The winter styling trend was also commented on by Cynthia Gonzalez, an Account Executive with California's Groove Footwear. She said: "For women, anything with a lug sole is selling very well. If you're going a little dressier in a bootie, they want the lug bottom, so that continues to do well. Waterproof and snow boots are also very strong for us. In the men's lines, the whole military and combat look continues to be popular."
According to several exhibitors at the show, buyers remained reluctant to spend, despite the generally improving economy. Highlighting this, Gonzalez said: "I think they're still a little hesitant. They don't want to be stuck with inventory.
"They're buying closer to season, as opposed to giving us the order a couple of months in advance. I hope that, in a year or so, they'll have the confidence to buy deeper. Right now, though, they are still buying light. They don't want to take a risk."
Overall, Wormann, was cautiously optimistic about the market. She said: "It looks like it's warming up. Customers are definitely responding to things that are new and fresh. They have a little bit of money to spend and want to spend that money on things that they don't already have in their closet.
"I think our customer is now thinking: 'It has to be an attractive shoe first, then it has to be comfortable.' The thinking 10 years ago was just that it had to be comfortable."
Niche targetting is, of course, key to success in this sector, whether in terms of functionality, fashion or both. Although overshadowed by the more stylish sectors of the market, workwear shoes represent a substantial part of the total spend in the US, not least because of the constant wear required for some occupations.
Rich Maider, a Partner at Laforst, a New Jersey-based workwear shoe specialist, said: "About 40% of the workforce in America needs to wear specialised footwear, so it's a huge market.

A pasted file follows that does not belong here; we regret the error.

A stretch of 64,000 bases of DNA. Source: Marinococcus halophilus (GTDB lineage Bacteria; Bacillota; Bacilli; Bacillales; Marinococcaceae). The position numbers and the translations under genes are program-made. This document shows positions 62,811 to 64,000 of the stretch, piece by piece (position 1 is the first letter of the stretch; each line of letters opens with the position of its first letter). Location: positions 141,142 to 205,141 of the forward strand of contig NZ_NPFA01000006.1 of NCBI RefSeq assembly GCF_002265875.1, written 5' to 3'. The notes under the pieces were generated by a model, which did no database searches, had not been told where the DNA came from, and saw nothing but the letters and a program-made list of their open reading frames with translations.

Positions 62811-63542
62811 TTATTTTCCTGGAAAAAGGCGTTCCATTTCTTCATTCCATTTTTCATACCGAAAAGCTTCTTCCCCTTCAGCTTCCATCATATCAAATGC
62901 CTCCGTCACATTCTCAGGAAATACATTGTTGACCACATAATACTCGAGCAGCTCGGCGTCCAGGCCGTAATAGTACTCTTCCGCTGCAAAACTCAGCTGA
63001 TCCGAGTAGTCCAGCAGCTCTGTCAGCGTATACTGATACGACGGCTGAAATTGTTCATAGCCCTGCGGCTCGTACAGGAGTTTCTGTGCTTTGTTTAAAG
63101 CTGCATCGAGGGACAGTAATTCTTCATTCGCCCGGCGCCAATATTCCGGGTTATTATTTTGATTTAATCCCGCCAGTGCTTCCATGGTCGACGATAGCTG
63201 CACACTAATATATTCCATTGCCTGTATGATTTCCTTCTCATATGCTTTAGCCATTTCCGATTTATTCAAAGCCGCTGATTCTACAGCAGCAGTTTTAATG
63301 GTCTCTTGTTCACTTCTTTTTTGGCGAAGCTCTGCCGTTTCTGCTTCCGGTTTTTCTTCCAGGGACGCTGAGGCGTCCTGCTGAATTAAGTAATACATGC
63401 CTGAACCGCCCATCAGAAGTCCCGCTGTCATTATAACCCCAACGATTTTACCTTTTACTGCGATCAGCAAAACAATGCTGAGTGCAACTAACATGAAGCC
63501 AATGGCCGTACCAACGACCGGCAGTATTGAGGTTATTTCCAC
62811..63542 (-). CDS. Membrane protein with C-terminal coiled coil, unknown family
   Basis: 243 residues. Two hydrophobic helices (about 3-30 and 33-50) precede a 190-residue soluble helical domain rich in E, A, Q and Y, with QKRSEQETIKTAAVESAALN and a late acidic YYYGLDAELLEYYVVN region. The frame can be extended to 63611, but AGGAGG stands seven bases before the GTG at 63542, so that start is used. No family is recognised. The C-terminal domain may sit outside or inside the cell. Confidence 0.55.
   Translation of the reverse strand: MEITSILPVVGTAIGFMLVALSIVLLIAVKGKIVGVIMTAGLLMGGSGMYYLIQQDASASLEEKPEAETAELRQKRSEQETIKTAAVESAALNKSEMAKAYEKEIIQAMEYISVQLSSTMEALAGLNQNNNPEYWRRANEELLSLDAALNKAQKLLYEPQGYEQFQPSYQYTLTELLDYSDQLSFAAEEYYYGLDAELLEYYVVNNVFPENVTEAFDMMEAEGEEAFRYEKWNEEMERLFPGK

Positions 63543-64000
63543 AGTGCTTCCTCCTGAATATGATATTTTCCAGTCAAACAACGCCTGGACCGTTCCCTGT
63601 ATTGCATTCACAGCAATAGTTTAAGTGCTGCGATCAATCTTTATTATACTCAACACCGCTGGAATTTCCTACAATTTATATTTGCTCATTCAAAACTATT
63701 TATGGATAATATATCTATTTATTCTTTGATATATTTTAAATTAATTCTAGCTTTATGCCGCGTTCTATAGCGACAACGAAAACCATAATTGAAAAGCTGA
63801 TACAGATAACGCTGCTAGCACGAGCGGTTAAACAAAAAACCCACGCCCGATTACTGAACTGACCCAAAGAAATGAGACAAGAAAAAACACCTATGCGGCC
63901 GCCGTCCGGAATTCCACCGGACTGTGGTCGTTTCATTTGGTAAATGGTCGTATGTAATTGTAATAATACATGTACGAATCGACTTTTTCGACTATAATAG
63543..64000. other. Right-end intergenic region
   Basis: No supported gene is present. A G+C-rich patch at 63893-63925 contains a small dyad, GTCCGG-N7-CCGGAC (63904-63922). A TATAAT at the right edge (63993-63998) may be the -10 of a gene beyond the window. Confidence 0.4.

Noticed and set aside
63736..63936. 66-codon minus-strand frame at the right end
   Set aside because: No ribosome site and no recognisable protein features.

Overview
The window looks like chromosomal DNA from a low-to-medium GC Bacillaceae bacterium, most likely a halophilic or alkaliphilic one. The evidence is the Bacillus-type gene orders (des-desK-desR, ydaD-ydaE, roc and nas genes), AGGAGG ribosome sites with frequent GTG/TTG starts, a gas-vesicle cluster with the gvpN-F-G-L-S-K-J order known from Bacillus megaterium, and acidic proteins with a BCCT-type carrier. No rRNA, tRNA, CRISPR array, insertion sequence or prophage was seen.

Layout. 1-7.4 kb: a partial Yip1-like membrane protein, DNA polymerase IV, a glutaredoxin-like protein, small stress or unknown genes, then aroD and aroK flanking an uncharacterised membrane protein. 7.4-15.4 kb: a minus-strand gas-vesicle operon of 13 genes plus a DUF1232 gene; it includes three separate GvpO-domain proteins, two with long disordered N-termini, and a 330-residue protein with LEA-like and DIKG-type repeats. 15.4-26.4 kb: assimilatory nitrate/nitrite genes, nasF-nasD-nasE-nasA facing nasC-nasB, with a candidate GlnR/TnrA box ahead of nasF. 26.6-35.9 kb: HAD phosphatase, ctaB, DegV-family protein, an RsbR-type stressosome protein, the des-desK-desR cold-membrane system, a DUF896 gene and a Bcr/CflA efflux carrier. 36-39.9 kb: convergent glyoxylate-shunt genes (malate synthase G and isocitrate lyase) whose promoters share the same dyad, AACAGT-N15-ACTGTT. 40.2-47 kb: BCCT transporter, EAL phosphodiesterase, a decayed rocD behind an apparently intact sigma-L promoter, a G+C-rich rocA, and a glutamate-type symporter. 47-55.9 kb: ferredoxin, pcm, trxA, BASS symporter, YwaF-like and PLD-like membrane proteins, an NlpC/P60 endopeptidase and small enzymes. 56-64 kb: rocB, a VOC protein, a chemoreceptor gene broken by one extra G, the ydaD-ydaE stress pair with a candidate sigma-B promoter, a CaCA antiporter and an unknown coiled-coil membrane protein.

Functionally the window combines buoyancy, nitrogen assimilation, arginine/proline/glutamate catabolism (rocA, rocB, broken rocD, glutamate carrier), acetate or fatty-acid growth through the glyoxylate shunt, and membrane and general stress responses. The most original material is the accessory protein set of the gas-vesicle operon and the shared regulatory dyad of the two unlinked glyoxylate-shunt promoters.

"They want a shoe that's going to last them at least for five months before any corrosive chemicals eat away at the soles. Cleaning staff and restaurant workers go through their shoes rapidly."
Despite value and durability being stronger drivers in workwear, styling still plays an important role, with regional preferences also influencing purchase patterns. Expanding on this, Maider said: "LA, the West Coast, the South – they go for more of the 'skippy' looks, more of the wedge looks. In the New York area, it's more traditional – more Oxfords and sneakers. Sneakers have been going extremely well this year."
At the more label-sensitive end of the industry, sports shoes represent a true marketing battleground. This year, a number of challenger brands have deliberately set out to take on the industry's giants, notably Nike and Adidas.
One US brand taking an innovative approach to reaching the all-important younger buyer was New York's K-Swiss. The company's Board of Directors brand ambassador initiative saw 100 young style-leaders recruited to promote its latest range through social and other media. Explaining the thinking, Chris McGerigle, the company's Northeast Key Account Manager, said: "Right now we have a focus on the older market, largely because we went quiet for about five years and we lost the consumer. So, as we come back, we are bringing in some retro products. We are staying true to our DNA, but we are growing into some more fashionable styles and offering cleaner silhouettes."
Another sporting shoe line investing heavily in marketing in the US is 361, a Chinese brand represented by Atlantic Sports. Hoyt said: "This is the number two brand in China. It has just launched in the US. There's a big initiative. It has a wonderful product – one of its shoes has been rated the number one fitness shoe in America by Fitness magazine.
"They recognise that, in order for them to be a global brand, they need to be very significant outside of China, particularly in the US. They are investing very heavily in personnel and they've hired us for the New York market."
Hoyt was also clear on the importance of having control over which channels a brand is sold through, as well as how it's marketed, especially in terms of e-commerce He said: "At present, 361 is not on Amazon. The company won't allow it. Not even through a retailer. Bloomingdale's wanted to go on Amazon and 361 wouldn't let them do it.
"When it comes to Muck, it has a minimum advertised price and it is enforced very religiously – if you're off-price, you're shut down. Someday, people are going to realise you can't keep 'nickel and diming' everybody, because then you don't make any money. Companies won't make a good product for you, they don't stay in business, and then you don't have shoes to sell."
Organised by the Boot and Shoe Travelers Association of New York, the Metropolitan New York Footwear, Apparel and Accessories Marketplace Expo was held at the New Jersey Convention and Exposition Center on 23-24 March. The event saw more than 150 exhibitors present their wares to buyers from across the US northeast and beyond.
James O'Donnell, Special Correspondent, New York